• Hive's query performance depends on the join order you specify. CitusDB doesn't have that restriction, and for fair comparisons, we are experimenting with different join orders for Hive QL queries.

How does CitusDB's feature set compare against other Hadoop-based systems?

CitusDB builds on top of PostgreSQL, and leverages all optimizations and features that come with a database. These out of the box benefits include:

Does CitusDB recover from failures?

Yes. The CitusDB master node intelligently re-routes the work on any failed nodes to the remaining nodes in real-time. Since the underlying data are kept in fixed-size blocks in HDFS, a failed node's work can evenly be distributed among the remaining nodes in the cluster.

What about CitusDB master node failures?

CitusDB handles master node failures through PostgreSQL's streaming replication feature. Users set up streaming replicas of the master node, and edit configuration to fail over to one of these replicas in case the master node fails. Further, users can issue read-only SELECT queries against these streaming replicas, but write queries that edit metadata can only go through the active master.

As a side note, any CitusDB node can "act" as a master as long as it has access to table and block metadata. We currently don't cache this metadata on the worker nodes though, in order to avoid potential data consistency issues.

What about running SQL on other distributed databases such as MongoDB and HBase?

CitusDB already provides SQL support for MongoDB through distributed foreign tables. For HBase, we are considering adding support soon. In practice, we find that supporting SQL on any distributed database requires the following:

  • A mechanism to synchronize shard metadata from the distributed database into the CitusDB master node
  • A foreign data wrapper designed to run locally on each worker node, and that can convert external shard data into PostgreSQL's tuple format.

What are CitusDB's technical limitations?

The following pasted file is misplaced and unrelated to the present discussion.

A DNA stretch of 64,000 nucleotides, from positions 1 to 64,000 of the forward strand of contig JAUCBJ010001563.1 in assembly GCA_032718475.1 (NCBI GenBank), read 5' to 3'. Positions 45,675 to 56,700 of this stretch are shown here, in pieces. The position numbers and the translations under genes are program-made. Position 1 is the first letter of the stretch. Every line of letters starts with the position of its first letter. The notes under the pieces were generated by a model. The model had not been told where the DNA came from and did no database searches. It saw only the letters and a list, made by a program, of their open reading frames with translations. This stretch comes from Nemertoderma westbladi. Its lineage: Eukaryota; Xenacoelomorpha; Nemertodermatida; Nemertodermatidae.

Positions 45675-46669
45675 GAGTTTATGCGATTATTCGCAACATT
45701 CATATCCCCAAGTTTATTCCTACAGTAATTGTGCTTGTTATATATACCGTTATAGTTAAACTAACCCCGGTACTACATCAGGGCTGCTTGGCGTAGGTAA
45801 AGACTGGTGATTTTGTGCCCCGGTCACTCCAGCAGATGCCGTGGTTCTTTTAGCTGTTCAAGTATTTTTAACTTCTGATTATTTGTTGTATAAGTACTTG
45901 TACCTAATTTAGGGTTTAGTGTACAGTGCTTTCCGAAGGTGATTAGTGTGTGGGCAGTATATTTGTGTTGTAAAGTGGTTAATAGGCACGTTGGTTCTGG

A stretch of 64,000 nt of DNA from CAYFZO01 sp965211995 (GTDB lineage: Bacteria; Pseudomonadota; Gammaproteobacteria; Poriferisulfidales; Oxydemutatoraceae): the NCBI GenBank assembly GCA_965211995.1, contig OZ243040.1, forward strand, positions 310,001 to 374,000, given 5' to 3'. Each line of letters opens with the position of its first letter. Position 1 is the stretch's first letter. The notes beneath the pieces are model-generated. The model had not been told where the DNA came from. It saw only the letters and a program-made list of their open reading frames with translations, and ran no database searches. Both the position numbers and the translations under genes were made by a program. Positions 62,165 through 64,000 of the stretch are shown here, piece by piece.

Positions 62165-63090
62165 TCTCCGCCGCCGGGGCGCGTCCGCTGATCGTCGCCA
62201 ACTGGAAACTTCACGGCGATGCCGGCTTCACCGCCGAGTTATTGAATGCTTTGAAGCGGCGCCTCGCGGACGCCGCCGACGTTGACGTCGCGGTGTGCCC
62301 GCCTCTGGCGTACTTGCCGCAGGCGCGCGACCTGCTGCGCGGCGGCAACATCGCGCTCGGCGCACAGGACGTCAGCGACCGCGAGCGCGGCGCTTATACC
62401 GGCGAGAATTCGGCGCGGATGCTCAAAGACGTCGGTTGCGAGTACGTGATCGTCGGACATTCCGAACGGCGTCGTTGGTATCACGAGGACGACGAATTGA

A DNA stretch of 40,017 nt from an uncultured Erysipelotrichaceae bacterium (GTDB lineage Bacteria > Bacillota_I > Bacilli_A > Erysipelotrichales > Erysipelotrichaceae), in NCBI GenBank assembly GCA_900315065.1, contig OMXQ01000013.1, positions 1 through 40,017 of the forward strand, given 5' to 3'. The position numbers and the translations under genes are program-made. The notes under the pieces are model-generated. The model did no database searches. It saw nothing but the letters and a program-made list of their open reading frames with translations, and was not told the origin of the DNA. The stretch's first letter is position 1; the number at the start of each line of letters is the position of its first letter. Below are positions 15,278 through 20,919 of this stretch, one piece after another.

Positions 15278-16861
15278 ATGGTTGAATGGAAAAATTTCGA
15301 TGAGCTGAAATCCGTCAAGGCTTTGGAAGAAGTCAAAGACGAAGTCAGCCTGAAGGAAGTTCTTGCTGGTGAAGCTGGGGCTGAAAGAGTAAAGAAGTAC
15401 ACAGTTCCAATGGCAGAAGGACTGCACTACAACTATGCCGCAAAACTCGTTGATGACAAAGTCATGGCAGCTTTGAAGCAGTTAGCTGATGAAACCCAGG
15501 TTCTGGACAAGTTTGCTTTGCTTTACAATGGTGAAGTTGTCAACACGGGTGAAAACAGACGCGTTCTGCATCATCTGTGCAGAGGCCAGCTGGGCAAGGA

As previously mentioned, CitusDB doesn't yet support the entire spectrum of SQL queries. Features that are missing from the current release are outlined in here; and we found that many of these limitations can be overcome by modeling the data differently. Still, we are removing all restrictions for distinct clauses and large table joins, and intend to fully support them in v2.1.

Further, CitusDB only supports file formats that have foreign data wrappers implemented for them. This at the moment only includes text data in tabular format, but we are working on implementing foreign wrappers for many other data formats. Finally, we associate one HDFS block with one foreign table, and execute the entire SQL query locally on that block. If bytes for the last record(s) in one HDFS block spill over to the next one, we currently don't fetch those bytes and instead skip the last record. This again is a limitation we intend to remove in v2.1.

What other data formats are in the works?

We are currently implementing foreign data wrappers for JSON, Avro, and Sequence files. We also intend to support common compression formats such as Snappy and Gzip with these foreign wrappers. The nice thing about PostgreSQL's wrappers is that their APIs are publicly available; and one can immediately start benchmarking SQL queries against an HDFS block (local file) after writing the wrapper.